When I was studying eurythmy, I was surprised to see how quickly my fellow students from abroad were able to learn German. I realised that they experienced the foreign language much more intensely through eurythmy than would be the case in ordinary language courses. Because the speech sounds, onomatopoeic subtleties and also the content are grasped by the whole body in the eurythmy movement. This goes so far that in the arm movements depicting a sound it is even possible to observe an “accent”.
Thus for example the movements in English are softer and more dramatic than in German. Italian is daintier with faster movements. An American acquaintance thought the reason why German eurythmy was so exhausting was because the language was so clear, sober and stiff and provided much less buoyancy than English.
These reflections led me to the idea of holding all the eurythmy lessons in class 11 from the summer to Christmas in English – like a little language trip. The aim was not for the pupils to be taught the language directly but to be immersed in it, both through ordinary listening – it was not important that they should understand every word, but that they should comprehend the message of the sentence – and through active listening and putting what they heard into movement.
We started by sensing our way through discussion towards the differences between the German and English languages. We quickly realised that German does indeed sound much harder, stiffer and technical while English is perceived as more flowing, melodious and soft. It is only logical that eurythmy, which aims to make the audible visible, brings this to expression. We began by trying to make our movements in English softer, more flowing and filling of the space, which requires some practice. Then we moved on to tongue twisters dealing with the English “W” and the voiced and voiceless “Th”. Here the movements in the heights and depths of the space are stronger in English than in German.
The vowels, too, presented a challenge since they are not as clear as in German. Thus the sound of the written “U” in “sun” for example is like a German “A”, or in “to go” the two “O”s sound like “U” the first time and “Ou” the second. In this way we sharpened our hearing for the differences between the written language and what it sounds like and gave greater precision to our movements before moving on to a whole poem. Then the pupils were asked as a class and in small groups to find a form for an English poem.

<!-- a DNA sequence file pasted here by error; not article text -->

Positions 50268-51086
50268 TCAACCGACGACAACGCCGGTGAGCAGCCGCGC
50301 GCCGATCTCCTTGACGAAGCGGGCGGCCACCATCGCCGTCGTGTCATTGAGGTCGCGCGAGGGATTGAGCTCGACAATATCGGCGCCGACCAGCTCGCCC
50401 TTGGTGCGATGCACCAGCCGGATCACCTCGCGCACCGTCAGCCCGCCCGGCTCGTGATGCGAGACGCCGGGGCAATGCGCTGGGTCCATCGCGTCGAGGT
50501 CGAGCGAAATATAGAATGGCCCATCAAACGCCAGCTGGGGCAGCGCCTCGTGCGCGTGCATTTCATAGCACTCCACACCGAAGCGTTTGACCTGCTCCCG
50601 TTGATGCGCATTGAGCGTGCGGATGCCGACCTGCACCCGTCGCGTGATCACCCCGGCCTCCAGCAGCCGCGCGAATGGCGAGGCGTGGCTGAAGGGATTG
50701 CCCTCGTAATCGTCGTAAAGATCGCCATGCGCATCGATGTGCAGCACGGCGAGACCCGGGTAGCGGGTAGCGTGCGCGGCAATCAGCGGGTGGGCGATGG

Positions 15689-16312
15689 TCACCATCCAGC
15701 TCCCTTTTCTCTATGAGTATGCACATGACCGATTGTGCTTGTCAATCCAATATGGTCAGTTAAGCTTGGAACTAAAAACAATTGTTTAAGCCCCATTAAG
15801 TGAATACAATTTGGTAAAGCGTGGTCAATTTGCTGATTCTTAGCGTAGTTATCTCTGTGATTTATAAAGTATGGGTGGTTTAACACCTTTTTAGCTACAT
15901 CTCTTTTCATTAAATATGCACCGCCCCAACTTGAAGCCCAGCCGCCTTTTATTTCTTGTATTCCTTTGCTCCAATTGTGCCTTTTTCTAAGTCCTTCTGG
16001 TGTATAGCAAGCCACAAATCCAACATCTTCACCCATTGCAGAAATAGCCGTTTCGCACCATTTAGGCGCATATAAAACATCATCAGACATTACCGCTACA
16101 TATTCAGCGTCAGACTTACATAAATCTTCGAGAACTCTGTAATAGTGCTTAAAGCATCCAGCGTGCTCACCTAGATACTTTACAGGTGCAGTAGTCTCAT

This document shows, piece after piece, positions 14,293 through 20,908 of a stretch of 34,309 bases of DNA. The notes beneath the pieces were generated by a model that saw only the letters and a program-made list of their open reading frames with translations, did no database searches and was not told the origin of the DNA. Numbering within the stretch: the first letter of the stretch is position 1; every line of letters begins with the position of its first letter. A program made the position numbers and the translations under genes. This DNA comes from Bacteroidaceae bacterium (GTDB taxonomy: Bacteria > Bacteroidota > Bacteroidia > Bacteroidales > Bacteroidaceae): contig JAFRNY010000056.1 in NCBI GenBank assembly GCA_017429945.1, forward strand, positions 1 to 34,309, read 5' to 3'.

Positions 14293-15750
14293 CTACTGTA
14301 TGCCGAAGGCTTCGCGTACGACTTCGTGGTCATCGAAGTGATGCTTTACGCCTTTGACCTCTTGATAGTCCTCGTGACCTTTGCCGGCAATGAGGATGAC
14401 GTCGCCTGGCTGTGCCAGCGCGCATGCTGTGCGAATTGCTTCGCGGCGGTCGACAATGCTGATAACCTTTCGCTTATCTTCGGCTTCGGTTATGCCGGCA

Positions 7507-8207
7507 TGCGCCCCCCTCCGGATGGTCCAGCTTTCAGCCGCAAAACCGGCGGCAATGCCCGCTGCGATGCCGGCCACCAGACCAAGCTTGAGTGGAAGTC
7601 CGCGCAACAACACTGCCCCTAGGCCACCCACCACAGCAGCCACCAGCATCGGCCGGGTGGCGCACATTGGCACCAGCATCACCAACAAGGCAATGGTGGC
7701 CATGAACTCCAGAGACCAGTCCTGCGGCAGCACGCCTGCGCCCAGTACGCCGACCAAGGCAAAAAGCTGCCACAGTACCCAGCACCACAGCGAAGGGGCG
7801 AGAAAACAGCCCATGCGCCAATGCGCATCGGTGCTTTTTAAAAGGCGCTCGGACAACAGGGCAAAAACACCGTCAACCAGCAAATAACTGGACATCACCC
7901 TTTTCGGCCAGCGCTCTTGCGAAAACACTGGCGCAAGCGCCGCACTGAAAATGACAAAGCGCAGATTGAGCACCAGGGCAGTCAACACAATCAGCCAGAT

Here it became clear that even when a poem was translated jointly, the whole content had to be precisely in mind to find a form. After all, eurythmy is intended to help the audience immerse itself in the foreign language – so this was a process which could sometimes be quite laborious: showing one another things, trying things out together and improving them.
After the first phase of this project, the pupils expressed the wish to continue with eurythmy in English for the whole of the year. An English replacement lesson provided the opportunity to meet this wish. At first a little strange, it gave the pupils the opportunity to discover all the things they were already able to understand and in the process extent their vocabulary. Where else would we work with such intensity on a poem in a foreign language, pay attention to the details of onomatopoeia and attempt to express the mood through the movement of the whole body?
My hope is that the pupils will connect with the language more intensively through such work, that they are no longer afraid of a “lack of comprehension” and that they internalise English with its particular character to a greater extent.
Degrees, fractions and circles
Eurythmy also offers the wonderful opportunity to take up themes from other subjects and deepen them artistically. In poetry and music that can be quite obvious. Here eurythmy makes something visible that is already artistic in its basic form. But also geometry offers a wide field. Thus the transformation of shapes such as the pentagram, Cassinian curves or the inversion of the circle can be grasped and experienced in a new way through doing it together.
The instructions can sometimes also be given in geometrical and mathematical terms with degrees, fractions of a circle or basic geometrical constructions, through which the thinking is transferred into action with the whole body.
If this relates to a group task, then a social process is added. How do we deal with the interpretative leeway (e.g. size of the shape) as a group, what can we agree on and how do we deal with pupils who have difficulty in grasping the concept or who have simply not been paying attention? In geometry lessons these pupils do not attract the attention of their fellow pupils to such a great extent. But in eurythmy they have to be integrated in order for the shape to succeed.
History lessons can be taken up well from another perspective through poems. Since I am also a class teacher, there is a wonderful opportunity to deepen the main lessons further in eurythmy. Sometimes we would also go spontaneously to the eurythmy room during main lesson to put what we had learnt into movement. I believe there are many more opportunities to connect eurythmy with everyday life and enrich it. We only have to find them.
About the author: Martin Zabel is a eurythmy and class teacher at the Freudenstadt Free Waldorf School.